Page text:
Last week, a spokesman for the Pakistani Ministry of Information Technology announced that Pakistan was blocking access to Twitter because the site had not removed links to a competition on Facebook to post cartoon images of the Muslim prophet Mohammed. Why Twitter and not Facebook? The spokesman went on to say that Facebook had agreed to address the Pakistani government’s concerns—Facebook later issued a statement saying they had blocked the content about the contest in Pakistan—but they viewed Twitter as recalcitrant.
“The government is in contact with Twitter and had asked them to remove the material. When they didn't, it was decided that the site would be blocked.”
Imagine going to court and potentially facing prison time over someone else’s comment in your blog. Thai webmaster Chiranuch Premchaiporn, also known by her online handle Jiew, has been facing that reality since her October 2010 arrest for violating the intermediary liability provisions of the 2007 Computer Crime Act and for "Lèse Majesté," or defamation of the Thai royal family. Jiew was not the author of the offending comments—she was the webmaster of the popular news site Prachatai that hosted them. In 2008, Prachatai published an interview with Chotisak Onsoong, a Thai man known for refusing to stand at attention during the Thai Royal Anthem—a dangerous political act in Thailand, but not technically a crime. The interview received huge attention, drawing over 200 comments from Thai citizens.
Update 6/7/2012: Customers who have already purchased Humble Indie Bundle V will automatically have these three new games added to their download pages. Folks who have yet to purchase the bundle will need to pay more than the average price at the time of their visit to get access to the games.
Braid and Super Meat Boy are oft-requested by customers who missed the previous Humble Indie Bundles featuring those games (#2 and #4, respectively), so we're pretty excited to give people another chance to check them out. And Lone Survivor is one of the most stunning titles to come out in the first half of this year—a four-years-in-the-making, side-scrolling, survival horror opus by Jasper Byrne.
We took a stand for Twitter users Wednesday, and in an amicus brief (PDF) urged a New York City judge to reconsider his decision authorizing a broad subpoena to Twitter that seriously threatens the First Amendment and privacy rights of everyone on the Internet.
This morning, the House Judiciary Committee held an important hearing on the FISA Amendments Act (FAA) and the scope of the NSA’s warrantless wiretapping program. The FAA, which gutted privacy protections governing the interception international phone calls and e-mail to and from the United States, is set to expire at the end of the year, and Attorney General Eric Holder says it is his “top priority” to see it renewed.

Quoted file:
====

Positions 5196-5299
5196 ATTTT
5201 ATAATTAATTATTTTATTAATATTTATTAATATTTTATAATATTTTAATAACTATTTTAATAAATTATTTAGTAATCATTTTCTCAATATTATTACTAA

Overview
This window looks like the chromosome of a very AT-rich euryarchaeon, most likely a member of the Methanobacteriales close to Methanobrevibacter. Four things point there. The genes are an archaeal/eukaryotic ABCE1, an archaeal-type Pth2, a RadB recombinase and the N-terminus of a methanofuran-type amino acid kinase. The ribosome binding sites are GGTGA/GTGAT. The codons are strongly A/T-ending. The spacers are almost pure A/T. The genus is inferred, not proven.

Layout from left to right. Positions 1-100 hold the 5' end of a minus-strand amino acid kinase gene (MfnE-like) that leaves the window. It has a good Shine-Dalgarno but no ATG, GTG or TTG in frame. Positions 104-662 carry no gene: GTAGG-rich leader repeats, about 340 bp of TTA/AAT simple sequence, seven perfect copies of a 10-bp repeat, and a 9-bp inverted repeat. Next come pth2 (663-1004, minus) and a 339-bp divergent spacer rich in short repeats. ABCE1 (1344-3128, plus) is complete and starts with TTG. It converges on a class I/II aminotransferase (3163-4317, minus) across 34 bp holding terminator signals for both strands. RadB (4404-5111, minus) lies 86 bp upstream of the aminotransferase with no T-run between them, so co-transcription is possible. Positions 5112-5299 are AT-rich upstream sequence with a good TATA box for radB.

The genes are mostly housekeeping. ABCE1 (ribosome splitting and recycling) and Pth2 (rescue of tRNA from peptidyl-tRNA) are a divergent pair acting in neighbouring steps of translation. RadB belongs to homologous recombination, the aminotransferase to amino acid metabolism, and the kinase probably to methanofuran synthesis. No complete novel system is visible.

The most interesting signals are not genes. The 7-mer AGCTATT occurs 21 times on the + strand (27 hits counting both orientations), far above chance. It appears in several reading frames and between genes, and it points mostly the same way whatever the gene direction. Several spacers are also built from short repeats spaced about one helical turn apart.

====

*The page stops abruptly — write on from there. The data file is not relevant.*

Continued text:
President Obama had promised during his campaign to demand civil liberties protections and privacy safeguards when the FAA came up for renewal, yet his administration is now demanding Congress to renew it with no changes, despite the fact that the FAA allows for dragnet surveillance of Americans’ international communications.
China: Twitter-Clone Weibo Introduces a Points System for Punishing Content Violations
Chinese microblogging site Sina Weibo introduced new user conditions on Monday under which users will be deducted “points” for violating its content policy. Users will be suspended from the website once they run out of points. Rules that prohibit advocating protests or “spreading rumors” have always been a part of overall Chinese internet policy, but the points system is an innovation.
The Senate is moving quickly to take up the issue of cybersecurity, with a potential vote looming in early June. This is a particularly dangerous situation because the Cyber Intelligence Sharing and Protection Act (CISPA) already passed the House, authorizing companies to spy on sensitive user content and pass that data to the government with few restrictions. Under CISPA, the government can use the information it receives for vaguely-defined “national security” purposes or share it with intelligence agencies like the NSA.
There are several bills pending in the Senate. The first one to come up is the Cyber Security Act (Lieberman-Collins). The bill is well over a hundred pages long and includes many components other than sections about sharing data with the government. Here’s a guide to help you understand the information sharing sections of the bill, the civil liberties concerns, and how you can speak out.
Innovation for the win: A federal judge ruled today that Java's APIs are not copyrightable. The federal district judge in the widely reported Oracle v. Google case ruled in favor of innovation and interoperability, allowing software to use Application Programming Interfaces without paying a license fee. Judge Alsup's opinion is important news for software developers and entrepreneurs.
The campaign to use social engineering to install surveillance software that spies on Syrian activists is growing ever more complex as violence in Syria has escalated.